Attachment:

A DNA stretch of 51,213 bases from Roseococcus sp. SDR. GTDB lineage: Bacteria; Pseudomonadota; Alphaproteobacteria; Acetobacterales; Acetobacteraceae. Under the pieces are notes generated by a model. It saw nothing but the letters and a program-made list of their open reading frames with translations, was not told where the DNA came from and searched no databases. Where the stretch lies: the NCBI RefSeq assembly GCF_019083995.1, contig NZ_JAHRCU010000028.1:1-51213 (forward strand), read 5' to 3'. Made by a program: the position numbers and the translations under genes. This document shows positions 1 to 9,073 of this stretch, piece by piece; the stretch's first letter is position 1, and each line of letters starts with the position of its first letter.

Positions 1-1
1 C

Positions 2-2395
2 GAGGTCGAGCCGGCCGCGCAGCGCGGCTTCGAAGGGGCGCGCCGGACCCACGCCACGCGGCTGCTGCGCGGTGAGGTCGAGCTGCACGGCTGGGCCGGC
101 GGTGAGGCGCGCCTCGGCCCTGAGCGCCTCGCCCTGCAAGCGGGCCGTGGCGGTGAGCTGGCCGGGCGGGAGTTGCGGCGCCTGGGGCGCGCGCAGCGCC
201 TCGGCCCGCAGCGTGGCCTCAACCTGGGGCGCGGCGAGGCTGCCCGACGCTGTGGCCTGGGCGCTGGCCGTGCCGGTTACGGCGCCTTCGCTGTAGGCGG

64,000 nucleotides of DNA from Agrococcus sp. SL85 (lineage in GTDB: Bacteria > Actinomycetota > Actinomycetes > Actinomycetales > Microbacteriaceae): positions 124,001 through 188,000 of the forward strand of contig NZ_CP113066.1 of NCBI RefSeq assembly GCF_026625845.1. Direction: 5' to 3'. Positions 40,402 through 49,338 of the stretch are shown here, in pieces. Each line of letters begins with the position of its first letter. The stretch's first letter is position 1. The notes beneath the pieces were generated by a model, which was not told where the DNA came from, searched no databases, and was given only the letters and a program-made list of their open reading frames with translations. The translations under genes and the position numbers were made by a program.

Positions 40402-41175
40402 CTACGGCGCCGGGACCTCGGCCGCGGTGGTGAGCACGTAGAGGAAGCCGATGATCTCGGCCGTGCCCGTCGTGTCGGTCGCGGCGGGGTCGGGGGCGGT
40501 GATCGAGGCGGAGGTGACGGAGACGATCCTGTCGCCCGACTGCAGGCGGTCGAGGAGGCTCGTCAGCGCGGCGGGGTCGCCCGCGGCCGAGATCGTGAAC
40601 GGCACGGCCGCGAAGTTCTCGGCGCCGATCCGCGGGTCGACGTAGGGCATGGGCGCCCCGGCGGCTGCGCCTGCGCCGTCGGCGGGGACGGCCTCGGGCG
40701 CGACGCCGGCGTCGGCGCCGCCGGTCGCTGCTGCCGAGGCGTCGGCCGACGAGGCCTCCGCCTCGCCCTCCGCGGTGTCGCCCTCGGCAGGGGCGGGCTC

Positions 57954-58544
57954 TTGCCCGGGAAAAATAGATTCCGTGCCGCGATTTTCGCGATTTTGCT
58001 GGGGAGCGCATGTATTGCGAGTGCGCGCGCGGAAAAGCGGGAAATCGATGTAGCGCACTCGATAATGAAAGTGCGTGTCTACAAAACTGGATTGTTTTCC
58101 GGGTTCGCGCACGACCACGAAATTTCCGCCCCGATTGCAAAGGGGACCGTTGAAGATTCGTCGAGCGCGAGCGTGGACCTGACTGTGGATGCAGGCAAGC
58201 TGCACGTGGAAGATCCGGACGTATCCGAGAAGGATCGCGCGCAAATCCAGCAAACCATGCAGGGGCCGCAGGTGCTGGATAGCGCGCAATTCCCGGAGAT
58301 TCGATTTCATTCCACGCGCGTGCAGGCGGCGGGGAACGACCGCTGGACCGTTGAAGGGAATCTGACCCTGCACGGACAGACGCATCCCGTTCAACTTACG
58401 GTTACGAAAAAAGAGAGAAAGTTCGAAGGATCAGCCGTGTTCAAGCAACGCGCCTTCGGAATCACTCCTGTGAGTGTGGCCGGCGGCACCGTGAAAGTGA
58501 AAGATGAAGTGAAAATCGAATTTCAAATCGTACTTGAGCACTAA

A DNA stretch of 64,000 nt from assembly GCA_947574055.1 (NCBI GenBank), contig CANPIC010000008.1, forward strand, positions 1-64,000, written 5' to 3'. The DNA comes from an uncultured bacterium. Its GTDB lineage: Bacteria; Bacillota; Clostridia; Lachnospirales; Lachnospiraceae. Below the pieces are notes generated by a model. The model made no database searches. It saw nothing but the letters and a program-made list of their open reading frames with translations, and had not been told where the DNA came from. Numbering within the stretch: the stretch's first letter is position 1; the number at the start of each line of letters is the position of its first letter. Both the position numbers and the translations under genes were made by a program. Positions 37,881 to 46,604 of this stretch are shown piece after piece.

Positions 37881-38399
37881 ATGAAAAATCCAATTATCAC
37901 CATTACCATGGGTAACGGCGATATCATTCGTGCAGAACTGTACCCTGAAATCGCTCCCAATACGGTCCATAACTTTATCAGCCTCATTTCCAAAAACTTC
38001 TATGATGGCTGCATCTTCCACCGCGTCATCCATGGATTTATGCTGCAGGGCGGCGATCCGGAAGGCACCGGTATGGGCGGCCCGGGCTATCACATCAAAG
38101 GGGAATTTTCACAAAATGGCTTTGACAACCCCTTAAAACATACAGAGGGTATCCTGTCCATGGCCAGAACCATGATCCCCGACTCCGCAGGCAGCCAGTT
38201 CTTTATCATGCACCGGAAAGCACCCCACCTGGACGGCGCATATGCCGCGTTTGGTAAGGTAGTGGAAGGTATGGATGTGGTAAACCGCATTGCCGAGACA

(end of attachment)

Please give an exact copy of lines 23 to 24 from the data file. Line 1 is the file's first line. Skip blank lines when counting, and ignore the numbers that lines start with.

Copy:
Positions 37881-38399
37881 ATGAAAAATCCAATTATCAC